Click here for more information on Big Tujunga and its importance to the Los Angeles area.

If you’ve enjoyed any of the stories on this blog, please consider downloading my eBook, Being Where You Are: How Environmental Volunteers Impact their Community and the Planet Every Day:

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Two Volunteers Against the Cold

IMG_0455(photo by Robert Barossi)

by Robert Barossi

In a recent post, I mentioned that I was finding lots of volunteer stories from southern California and other sunny climates. Of course, even in the frigid winter months, volunteer work is essential and necessary, regardless of how low the mercury drops. This great story out of Vineland, New Jersey, features two volunteers who showed up for the Vineland Environmental Commission’s monthly volunteer day. Due to temperatures that dropped into the teens, the event got a much smaller crowd than usual. Still, these two dedicated volunteers arrived at the event ready to take on the cold and the litter that was lining the road along Bennett’s Mill Nature Area.

If you have enjoyed any of the stories on my blog, please consider downloading my eBook, Being Where You Are: How Environmental Volunteers Impact Their Community and the Planet Every Day:

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Volunteer Master Naturalists

065_8A(Photo by Robert Barossi)

by Robert Barossi

Many organizations offer training programs for their volunteers. Often in conjunction with colleges, universities and/or state agencies, volunteers receive training and education in a number of relevant areas. I recall one volunteer I interviewed for my book talking about a chainsaw class, which would become useful for clearing downed trees from trails in the woods. This great story out of Minnesota describes one of the more extensive training programs that I’ve come across, the Minnesota Master Naturalist Program. Offered jointly by University of Minnesota and the Department of Natural Resources, the program has been active since 2005. Enrolled students get forty hours of classroom training as well as books and field trips, with classes offered throughout the state and focusing on the three major ecological regions of Minnesota. After taking the program, which does cost a fee but financial assistance is available, new Master Naturalists take their knowledge and talents to a wide variety of places, performing many different kinds of volunteer tasks. More information about the program can be found at the official website, minnesotamasternaturalist.org.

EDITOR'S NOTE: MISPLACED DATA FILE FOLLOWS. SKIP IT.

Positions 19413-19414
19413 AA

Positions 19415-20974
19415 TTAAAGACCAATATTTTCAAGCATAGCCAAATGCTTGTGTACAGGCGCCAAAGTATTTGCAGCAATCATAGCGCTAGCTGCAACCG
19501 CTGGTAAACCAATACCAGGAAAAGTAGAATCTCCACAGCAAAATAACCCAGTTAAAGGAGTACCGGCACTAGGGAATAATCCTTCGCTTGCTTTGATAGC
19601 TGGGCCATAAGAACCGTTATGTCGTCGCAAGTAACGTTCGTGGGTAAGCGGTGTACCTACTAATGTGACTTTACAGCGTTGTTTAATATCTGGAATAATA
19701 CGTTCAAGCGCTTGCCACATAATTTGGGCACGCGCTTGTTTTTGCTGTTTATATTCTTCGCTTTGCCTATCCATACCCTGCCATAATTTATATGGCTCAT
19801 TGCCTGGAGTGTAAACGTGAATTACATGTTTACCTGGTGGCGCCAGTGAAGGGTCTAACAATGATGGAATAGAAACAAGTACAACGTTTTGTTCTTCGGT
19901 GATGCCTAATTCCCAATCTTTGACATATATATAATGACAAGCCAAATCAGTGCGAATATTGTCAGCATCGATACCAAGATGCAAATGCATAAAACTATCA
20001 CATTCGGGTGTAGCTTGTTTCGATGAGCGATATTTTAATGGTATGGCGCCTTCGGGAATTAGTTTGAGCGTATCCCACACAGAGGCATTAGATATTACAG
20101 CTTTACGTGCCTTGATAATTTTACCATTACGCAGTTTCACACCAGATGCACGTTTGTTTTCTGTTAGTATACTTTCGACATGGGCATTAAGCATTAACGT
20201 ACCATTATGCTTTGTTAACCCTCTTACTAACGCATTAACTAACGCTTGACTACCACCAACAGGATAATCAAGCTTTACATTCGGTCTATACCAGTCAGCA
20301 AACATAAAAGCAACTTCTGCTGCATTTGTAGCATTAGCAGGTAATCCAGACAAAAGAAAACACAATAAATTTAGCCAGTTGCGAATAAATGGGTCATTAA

If you’ve enjoyed any of the stories on this blog, please consider downloading my eBook, Being Where You Are: How Environmental Volunteers Impact Their Community and the Planet Every Day.

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Volunteer Tree Planting

Up a Tree(Photo by Robert Barossi)

by Robert Barossi

Surprising to nobody might be the fact that all the volunteer stories I’m coming across today are from California, where the weather is warm and sunny. Here in New England, winter has finally arrived, with temperatures in the teens and single digits. Still, there’s no doubt that volunteers in this area are still out there, testing water quality, checking trails and keeping up with their important activities. For now, a look at one of those Californian volunteer tales, this one from Sonoma County in northern California. Volunteers are working with the group Forest Unlimited to plant redwood seedlings in an effort to “enhance and protect forests and watersheds.” The organization, which plants trees in a number of areas, makes sure that the new trees are placed in areas where they will survive and thrive, ensuring a positive ecological impact. While not always so carefully targeted, tree planting is an important task that volunteers or anyone else can easily take on no matter where they live.